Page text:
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Woe to the Makers of Literal Translation

When proteins are made inside cells, genetic information (in the form of messenger RNA) must be "translated" into specific sequences of amino acid building blocks. Accurate translation is essential to the health of the cell, and the idea that "one gene gives one protein" emerged very early in the development of the field of molecular biology. Researchers in the Center for the Science and Engineering of Materials (CSEM) at the California Institute of Technology are changing that idea. By expressing carefully designed artificial genes in bacterial cells, CSEM investigators have created artificial proteins that show considerable promise as surgical materials and as matrices for regenerative medicine. Furthermore, by engineering the enzymes that control protein synthesis, they've expanded the set of amino acids that can be used to make proteins. They've shown, for example, that the natural amino acid phenylalanine (F) can be replaced by para-azidophenylalanine (pAzF), a photosensitive derivative. The inclusion of pAzF renders proteins susceptible to light-induced crosslinking, and because pAzF and phenylalanine compete with one another in the translation step, one can use a single gene to direct the synthesis of not just one protein, but of a whole family of related proteins. The figure shows measurements of the stress-strain behavior of one such family, in which the relative amounts of phenylalanine and pAzF were systematically varied. As the relative amount of pAzF in the protein increases, the proteins crosslink more tightly and give rise to stiffer materials. Thus while a "literal translation" of the messenger RNA would yield just one material, the introduction of pAzF enables the synthesis of many new materials on the same RNA template. The stiffness of the material (and other important properties) can therefore be matched closely to the demands of the intended application.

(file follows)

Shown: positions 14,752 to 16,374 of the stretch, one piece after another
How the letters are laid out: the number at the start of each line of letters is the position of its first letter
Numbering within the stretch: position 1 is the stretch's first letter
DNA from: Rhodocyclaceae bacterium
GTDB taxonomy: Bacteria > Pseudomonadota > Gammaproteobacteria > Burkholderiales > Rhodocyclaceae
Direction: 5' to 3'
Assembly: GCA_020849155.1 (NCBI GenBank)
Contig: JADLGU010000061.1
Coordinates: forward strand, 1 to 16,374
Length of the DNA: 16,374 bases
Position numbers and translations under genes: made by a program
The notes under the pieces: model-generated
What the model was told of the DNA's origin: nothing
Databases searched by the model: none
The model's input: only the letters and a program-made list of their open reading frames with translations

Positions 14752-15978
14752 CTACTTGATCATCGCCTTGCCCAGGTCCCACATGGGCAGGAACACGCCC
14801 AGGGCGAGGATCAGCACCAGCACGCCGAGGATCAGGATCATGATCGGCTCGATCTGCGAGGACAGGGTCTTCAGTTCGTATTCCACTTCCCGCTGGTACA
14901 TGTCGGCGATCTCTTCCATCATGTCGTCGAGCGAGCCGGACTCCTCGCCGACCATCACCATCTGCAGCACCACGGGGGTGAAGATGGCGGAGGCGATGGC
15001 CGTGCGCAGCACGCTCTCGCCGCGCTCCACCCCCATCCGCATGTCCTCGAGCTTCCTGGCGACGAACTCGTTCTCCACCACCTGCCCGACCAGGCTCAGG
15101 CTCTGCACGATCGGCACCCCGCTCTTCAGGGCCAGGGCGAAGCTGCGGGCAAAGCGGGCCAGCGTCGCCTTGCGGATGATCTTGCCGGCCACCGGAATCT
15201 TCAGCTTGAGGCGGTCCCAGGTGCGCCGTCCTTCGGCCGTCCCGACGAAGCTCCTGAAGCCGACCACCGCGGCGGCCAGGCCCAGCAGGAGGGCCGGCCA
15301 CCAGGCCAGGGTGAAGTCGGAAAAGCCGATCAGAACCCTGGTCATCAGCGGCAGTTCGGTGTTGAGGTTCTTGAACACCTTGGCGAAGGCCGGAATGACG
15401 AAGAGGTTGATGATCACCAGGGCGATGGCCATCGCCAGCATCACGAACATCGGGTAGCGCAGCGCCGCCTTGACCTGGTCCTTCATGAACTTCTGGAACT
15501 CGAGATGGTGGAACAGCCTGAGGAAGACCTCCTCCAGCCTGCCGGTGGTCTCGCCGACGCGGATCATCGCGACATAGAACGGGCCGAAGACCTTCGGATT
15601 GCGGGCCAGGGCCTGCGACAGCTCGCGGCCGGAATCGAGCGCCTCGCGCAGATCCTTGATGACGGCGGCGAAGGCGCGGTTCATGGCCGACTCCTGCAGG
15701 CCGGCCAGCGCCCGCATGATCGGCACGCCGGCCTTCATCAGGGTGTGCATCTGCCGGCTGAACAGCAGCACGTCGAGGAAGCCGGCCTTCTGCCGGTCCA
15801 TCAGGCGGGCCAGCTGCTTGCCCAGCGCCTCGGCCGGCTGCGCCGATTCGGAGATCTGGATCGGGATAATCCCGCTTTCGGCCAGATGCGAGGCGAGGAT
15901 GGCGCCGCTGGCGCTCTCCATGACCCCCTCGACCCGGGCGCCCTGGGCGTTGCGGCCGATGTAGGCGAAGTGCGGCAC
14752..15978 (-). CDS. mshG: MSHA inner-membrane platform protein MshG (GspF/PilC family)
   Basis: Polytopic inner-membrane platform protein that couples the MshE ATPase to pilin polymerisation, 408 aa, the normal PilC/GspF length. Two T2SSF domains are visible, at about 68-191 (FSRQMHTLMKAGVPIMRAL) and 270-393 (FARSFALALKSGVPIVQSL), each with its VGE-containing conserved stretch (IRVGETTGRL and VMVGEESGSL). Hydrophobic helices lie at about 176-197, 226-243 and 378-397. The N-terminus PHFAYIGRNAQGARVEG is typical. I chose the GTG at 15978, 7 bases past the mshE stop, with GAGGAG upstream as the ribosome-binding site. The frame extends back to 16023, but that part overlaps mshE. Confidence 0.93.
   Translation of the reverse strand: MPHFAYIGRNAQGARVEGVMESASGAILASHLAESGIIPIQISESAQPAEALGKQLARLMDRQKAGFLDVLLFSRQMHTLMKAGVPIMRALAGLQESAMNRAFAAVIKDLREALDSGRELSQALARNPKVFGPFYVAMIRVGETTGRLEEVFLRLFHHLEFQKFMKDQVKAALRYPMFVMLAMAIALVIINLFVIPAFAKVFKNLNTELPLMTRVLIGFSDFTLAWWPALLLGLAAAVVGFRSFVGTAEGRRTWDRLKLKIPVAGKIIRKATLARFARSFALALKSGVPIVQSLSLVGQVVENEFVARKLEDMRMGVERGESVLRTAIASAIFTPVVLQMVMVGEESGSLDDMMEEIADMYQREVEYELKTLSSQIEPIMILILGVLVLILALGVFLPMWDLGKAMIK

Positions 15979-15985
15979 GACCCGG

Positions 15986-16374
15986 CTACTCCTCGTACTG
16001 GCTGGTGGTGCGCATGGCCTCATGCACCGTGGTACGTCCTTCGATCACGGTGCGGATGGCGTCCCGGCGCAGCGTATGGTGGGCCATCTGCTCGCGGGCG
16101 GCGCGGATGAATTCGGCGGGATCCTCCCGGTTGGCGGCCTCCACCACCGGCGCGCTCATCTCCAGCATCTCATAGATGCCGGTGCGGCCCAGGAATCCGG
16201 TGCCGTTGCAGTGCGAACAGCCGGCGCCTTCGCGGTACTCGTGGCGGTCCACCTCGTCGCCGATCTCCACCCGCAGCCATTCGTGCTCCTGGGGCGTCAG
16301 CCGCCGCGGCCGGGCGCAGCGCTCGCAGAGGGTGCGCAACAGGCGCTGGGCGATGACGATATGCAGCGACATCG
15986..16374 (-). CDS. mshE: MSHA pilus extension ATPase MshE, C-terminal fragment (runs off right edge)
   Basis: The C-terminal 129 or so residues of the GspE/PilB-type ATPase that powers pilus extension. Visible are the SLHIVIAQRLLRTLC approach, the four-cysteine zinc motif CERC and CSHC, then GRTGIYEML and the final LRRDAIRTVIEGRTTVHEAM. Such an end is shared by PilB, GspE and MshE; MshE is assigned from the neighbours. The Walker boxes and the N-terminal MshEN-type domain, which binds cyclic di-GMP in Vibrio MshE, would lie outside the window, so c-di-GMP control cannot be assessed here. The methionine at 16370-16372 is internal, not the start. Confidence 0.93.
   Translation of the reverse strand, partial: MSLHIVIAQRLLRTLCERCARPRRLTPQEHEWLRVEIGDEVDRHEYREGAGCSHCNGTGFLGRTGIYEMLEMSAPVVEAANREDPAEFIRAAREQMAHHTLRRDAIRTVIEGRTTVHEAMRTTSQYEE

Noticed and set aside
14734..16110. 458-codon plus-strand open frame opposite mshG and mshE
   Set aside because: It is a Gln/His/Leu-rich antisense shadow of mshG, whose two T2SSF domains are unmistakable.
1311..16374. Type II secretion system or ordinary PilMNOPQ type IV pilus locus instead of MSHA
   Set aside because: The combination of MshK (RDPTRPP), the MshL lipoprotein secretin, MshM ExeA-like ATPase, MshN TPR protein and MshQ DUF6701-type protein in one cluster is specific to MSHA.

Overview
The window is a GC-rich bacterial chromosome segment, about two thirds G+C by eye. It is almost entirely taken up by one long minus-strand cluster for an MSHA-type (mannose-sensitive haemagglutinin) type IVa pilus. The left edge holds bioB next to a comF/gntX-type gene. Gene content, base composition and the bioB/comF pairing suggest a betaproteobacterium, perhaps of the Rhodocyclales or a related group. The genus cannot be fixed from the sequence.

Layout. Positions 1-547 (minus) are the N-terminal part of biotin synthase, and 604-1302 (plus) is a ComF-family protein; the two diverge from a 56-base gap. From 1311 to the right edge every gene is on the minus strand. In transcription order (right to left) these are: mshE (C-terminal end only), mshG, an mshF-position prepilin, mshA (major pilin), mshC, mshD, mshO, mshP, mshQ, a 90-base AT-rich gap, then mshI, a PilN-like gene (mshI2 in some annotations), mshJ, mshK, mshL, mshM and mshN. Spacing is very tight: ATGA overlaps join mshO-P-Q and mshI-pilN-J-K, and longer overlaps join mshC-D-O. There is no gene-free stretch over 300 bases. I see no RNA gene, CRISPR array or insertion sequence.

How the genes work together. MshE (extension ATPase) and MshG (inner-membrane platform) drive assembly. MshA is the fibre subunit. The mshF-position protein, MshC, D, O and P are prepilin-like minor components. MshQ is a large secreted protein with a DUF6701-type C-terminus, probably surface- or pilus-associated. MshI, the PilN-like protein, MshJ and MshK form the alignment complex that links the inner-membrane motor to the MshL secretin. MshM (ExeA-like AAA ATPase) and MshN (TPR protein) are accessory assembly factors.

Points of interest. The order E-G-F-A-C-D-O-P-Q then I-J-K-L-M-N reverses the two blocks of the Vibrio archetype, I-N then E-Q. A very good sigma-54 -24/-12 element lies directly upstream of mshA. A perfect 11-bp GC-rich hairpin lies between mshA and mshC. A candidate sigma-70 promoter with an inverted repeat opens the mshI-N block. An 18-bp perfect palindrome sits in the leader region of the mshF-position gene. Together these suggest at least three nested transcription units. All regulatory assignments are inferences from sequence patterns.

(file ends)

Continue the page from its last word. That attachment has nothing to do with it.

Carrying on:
"Woe to the makers of literal translations, who by rendering every word weaken the meaning." Voltaire, On Tragedy (1732); quoted in The Columbia World of Quotations (1996).

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